Break Free From Gambling


Whether it’s buying a lottery ticket, betting on horse races or sports events, or playing online pokies, gambling is an activity that involves risking money or anything of value in the hope of winning. While many people enjoy a little bit of gambling, others develop serious addictions that cause financial and emotional harm. Fortunately, there are ways to address these issues and break free from gambling.

Gambling is a major global commercial activity, with the total amount wagered estimated to be around $10 trillion annually (illegal gambling may exceed this figure). In addition to cash, other forms of wagering involve objects or materials that have a monetary value, such as marbles, small discs used in games such as poker and Magic: The Gathering, and collectible trading cards. Some countries have national or state-licensed lotteries, while organized football pools and other sports betting are available in most European and North American countries.

While most adults and adolescents have gambled, only a subset of those activities results in the development of gambling disorder, which is defined by the fifth edition of the Diagnostic and Statistical Manual of Mental Disorders as persistent, recurrent, and uncontrollable gambling behavior that leads to distress or impairment. These disorders can affect all age groups, both males and females, and occur at all socioeconomic levels. Although some researchers have attempted to identify and treat the risk factors for gambling disorders, integrated approaches have provided only varying degrees of effectiveness. This may be due to the different theoretical conceptualizations of pathological gambling and their treatment procedures, as well as the fact that these disorders are complex and multifactorial.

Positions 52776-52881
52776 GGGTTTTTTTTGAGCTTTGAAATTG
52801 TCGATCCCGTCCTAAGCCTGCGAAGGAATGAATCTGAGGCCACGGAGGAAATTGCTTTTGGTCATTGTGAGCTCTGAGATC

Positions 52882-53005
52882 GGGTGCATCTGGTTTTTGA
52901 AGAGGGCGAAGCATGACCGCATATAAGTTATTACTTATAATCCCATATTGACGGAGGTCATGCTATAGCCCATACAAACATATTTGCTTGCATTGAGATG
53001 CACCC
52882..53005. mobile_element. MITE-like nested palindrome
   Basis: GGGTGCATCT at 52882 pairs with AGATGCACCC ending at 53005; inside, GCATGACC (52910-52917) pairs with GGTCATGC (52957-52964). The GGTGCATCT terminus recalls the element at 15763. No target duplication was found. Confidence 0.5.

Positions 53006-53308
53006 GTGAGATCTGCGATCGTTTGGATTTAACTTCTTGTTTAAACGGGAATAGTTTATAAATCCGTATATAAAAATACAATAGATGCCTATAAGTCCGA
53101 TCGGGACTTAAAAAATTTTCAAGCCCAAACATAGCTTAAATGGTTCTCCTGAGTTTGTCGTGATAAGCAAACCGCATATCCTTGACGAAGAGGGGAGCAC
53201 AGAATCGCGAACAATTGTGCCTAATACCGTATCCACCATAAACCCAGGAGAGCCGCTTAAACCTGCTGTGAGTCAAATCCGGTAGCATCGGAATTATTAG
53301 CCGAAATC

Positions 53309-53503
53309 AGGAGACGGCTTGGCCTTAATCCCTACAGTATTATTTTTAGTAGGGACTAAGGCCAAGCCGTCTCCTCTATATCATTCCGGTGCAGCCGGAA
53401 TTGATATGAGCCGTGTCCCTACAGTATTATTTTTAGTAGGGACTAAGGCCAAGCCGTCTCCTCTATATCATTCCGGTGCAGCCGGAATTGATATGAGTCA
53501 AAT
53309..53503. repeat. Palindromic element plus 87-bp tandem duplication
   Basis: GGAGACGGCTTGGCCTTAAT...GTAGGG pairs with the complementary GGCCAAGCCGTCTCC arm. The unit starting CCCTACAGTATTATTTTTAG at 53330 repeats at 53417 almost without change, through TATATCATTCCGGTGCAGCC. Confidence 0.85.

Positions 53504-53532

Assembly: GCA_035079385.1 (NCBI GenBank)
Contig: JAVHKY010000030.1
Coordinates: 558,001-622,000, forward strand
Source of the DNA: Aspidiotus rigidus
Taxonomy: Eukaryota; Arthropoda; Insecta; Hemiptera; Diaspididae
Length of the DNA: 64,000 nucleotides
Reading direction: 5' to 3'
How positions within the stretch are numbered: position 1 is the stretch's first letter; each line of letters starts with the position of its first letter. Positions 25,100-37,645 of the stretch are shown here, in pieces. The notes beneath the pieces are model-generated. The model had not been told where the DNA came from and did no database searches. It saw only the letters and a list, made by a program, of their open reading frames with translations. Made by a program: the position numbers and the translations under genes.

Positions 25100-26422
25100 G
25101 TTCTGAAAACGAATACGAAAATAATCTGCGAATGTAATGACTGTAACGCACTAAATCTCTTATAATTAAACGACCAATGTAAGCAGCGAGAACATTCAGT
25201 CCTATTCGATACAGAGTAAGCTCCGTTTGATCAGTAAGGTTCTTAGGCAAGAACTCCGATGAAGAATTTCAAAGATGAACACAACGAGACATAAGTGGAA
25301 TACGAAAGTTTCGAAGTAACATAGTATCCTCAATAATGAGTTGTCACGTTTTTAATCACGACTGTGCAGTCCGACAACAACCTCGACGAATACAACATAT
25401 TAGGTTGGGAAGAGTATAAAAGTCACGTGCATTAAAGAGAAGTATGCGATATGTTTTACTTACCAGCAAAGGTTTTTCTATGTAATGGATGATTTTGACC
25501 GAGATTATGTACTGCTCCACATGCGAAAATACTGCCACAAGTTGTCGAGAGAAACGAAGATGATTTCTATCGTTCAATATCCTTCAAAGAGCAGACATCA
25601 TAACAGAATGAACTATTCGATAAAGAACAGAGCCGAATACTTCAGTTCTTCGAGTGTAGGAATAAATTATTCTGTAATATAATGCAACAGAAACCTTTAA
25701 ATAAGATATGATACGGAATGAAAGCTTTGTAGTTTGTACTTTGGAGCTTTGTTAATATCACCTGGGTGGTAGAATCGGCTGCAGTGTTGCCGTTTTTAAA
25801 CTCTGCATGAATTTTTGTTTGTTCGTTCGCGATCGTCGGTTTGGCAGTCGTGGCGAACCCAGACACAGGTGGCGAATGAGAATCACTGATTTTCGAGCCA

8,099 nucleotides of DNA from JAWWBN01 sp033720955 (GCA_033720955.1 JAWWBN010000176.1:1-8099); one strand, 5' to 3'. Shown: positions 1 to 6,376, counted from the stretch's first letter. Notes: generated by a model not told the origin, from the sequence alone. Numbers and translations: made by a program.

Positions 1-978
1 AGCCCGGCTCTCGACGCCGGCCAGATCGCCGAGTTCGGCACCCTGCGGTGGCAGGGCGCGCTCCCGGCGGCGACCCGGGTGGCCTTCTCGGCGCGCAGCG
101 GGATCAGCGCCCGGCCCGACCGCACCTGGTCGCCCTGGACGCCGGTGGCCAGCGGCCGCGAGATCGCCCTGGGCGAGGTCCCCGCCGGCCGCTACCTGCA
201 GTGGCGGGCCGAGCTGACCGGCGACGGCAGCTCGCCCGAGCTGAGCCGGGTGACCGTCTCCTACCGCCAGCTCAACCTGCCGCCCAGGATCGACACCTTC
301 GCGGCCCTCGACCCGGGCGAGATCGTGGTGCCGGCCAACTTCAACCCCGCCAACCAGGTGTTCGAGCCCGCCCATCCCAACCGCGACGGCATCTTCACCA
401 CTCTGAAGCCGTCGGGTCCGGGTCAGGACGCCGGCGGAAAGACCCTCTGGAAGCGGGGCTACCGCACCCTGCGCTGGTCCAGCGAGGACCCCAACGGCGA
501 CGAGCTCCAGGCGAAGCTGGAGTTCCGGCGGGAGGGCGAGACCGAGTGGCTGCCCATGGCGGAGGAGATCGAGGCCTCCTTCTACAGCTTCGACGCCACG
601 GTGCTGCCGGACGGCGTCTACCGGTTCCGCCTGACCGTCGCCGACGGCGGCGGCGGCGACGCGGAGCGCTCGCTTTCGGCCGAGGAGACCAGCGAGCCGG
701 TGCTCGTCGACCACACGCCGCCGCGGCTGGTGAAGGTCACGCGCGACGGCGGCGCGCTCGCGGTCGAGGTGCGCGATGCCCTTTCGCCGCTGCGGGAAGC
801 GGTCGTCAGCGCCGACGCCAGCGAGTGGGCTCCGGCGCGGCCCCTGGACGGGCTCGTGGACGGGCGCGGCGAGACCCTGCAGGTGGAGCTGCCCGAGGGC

For individuals struggling with a gambling disorder, there are a variety of treatments that can help them stop. These include psychotherapy, which consists of various therapy techniques that are conducted with a mental health professional, and family and group therapy. Some types of psychotherapy are designed to improve self-awareness and understanding of one’s unhealthy patterns of behavior, while others focus on changing the way a person thinks and feels.

Another important approach is to address underlying mood disorders, such as depression or anxiety, which often contribute to or make worse problems with gambling. This can be done by finding other ways to relieve unpleasant feelings, such as exercising, spending time with friends who don’t gamble, or learning relaxation techniques. It’s also important to remember that if you are experiencing depression or anxiety, it’s always best to seek medical help.

In addition, there are a number of support groups that can offer encouragement and guidance. For example, attending a meeting of Gamblers Anonymous, a peer support program modeled after Alcoholics Anonymous, can be an effective way to learn from the experiences of other gamblers who have overcome their problem. A national helpline and other resources are also available.